I was home on Thursday evening hanging out with Desi. Daisy was working late and my mother-in-law had kindly started to make me some spicy ramen for dinner. Then my phone buzzed with a text message from my good birding buddy Mary and, well, it let me know that a Burrowing Owl had been found in Queens and the photo posted to twitter. My first thought was that it was probably a hoax but I found the link and shared it to the New York Birders Facebook page, hoping to find out if anyone knew if it was the real deal. (Forgetting, of course, that I am an administrator of the page and we have a strict no-specific-locations-of-owls rule.) I got rightly dragged but also heard from the finder of the bird, Jen Kepler, that the bird was indeed real, and really was at Big Egg Marsh.

Within a couple of minutes I was out the door, yelling my apologies to my mother-in-law and speeding down the street in my Civic on my way to pick up Seth and Mary and get to the bird before the sun went down. Of course, an incredibly incompetent driver decided to try to do a three-point turn on a very narrow street off of Queens Boulevard and couldn’t pull it off, snarling traffic and slowing me down by at least five minutes. The expletives that flew! Every minute counts in a twitch!

Finally, I arrived at Seth and Mary’s place and they were quickly in the car and we were on our way. Unfortunately, we were heading south on Woodhaven Boulevard along with at least half of the population of New York City. Traffic! There was no faster route so we just had to grit our teeth and bare it though I did try changing lanes a bunch of times hoping one would prove faster. None of them did. We finally made it to Big Egg Marsh with the sun a couple of fingers above the horizon, having alerted some fellow birders on our way. Though we were the first birders on the scene we were not the first people, as a youth baseball game was in full swing and there were cars and people everywhere.

I drove in the entrance thinking the bird must have been pushed to the fringes of the park by all the activity but Mary said, “Stop, back up.”

Her tone left me no choice but to comply so I did and there was the bird! It was perched on the back of a fenced in lot where construction vehicles and equipment used in the marsh rehabilitation are stored. How Mary spotted the bird from a moving car in the failing light through a construction storage site is beyond my understanding unless she has superpowers but I was too happy to wonder if I was birding with an actual Avenger. I was looking at a Burrowing Owl! And we didn’t even have time to worry about dipping because Mary spotted within seconds of us being on scene!

A new state and Queens bird for me and not just any bird, but a Burrowing Owl!

Let’s take a moment to realize how unusual it is to see a Burrowing Owl in New York. There are very few records and a couple are pretty sketchy. (I particularly like the one that “flew into an uptown house in New York City…and was caught alive.”)

I might have been digiscoping like crazy.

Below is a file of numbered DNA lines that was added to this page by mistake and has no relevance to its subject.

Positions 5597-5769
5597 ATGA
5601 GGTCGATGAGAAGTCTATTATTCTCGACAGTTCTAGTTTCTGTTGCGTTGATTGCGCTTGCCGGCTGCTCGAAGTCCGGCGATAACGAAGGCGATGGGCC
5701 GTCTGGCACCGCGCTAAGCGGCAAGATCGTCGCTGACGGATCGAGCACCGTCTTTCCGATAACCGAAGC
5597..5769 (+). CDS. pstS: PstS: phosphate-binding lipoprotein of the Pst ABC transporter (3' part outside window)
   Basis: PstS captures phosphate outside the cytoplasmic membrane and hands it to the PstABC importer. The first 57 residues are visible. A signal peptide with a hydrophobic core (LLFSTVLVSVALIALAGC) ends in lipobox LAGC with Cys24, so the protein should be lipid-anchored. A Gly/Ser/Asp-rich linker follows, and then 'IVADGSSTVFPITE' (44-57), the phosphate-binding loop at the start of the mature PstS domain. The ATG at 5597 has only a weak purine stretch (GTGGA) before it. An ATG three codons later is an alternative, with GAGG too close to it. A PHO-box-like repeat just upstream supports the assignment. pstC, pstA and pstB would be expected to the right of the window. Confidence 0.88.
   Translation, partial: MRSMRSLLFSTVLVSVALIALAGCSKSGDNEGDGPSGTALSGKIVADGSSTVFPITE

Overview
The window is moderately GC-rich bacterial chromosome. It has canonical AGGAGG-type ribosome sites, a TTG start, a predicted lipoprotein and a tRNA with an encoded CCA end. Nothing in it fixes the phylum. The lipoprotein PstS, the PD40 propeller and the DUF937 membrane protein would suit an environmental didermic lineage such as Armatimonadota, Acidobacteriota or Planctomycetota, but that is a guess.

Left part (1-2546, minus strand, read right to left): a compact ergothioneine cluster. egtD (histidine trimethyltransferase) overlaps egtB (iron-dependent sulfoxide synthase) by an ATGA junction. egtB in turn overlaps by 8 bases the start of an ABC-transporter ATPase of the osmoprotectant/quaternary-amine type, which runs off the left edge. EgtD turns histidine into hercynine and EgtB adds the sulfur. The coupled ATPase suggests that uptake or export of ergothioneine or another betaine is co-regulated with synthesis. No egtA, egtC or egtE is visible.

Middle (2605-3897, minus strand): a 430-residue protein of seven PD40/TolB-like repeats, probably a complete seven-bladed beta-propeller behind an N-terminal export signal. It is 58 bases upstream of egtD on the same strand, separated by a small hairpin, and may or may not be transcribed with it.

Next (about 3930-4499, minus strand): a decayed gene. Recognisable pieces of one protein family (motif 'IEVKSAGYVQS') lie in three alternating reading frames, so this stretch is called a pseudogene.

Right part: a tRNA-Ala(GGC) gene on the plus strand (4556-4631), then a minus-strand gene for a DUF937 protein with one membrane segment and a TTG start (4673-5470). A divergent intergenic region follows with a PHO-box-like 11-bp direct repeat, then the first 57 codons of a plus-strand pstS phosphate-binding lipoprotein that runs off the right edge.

The three of us had about fifteen minutes with the bird before another birder arrived. A few others -including Donna, who tracked down the above link – trickled in as we watched the bird sit on the same post, preening occasionally, but mostly just glaring around and ignoring the enraged mockingbirds, cardinals, and catbirds. The baseball game ended and folks started driving out so we had to be careful not to get run over. We took shelter behind a front end loader and kept tabs on the bird as folks who were on their way begged us to keep track of it. After about forty minutes or so the bird started hawking bugs, flying from post to post. Shortly after 8PM it took off like it was going after bugs again but then it continued out over the marsh and did not return.

We were happy, though, as the photo at the top of this post shows. (Gin straight from the bottle helped too!) It had been awhile since my last new Queens bird and to get such an amazing one out of nowhere left me reeling. I imagined it would be quite some time before I added another new Queens bird…but I would be proven wrong within twenty-four hours! What would that bird be? You’ll have to wait two days because we have to get through part two of this story first and then we’ll get to the exciting discovery. So make sure to come back tomorrow for “Twenty-Four Hours of Awesome Part Two: Mr. Wilson the Plover” and the day after that for whatever I decide to name part three!

Written by Corey
Corey is a New Yorker who lived most of his life in upstate New York but has lived in Queens since 2008. He's only been birding since 2005 but has garnered a respectable life list by birding whenever he wasn't working as a union representative or spending time with his family. He lives in Forest Hills with Daisy and Desmond Shearwater. His bird photographs have appeared on the Today Show, in Birding, Living Bird Magazine, Bird Watcher's Digest, and many other fine publications. He is also the author of the American Birding Association Field Guide to the Birds of New York.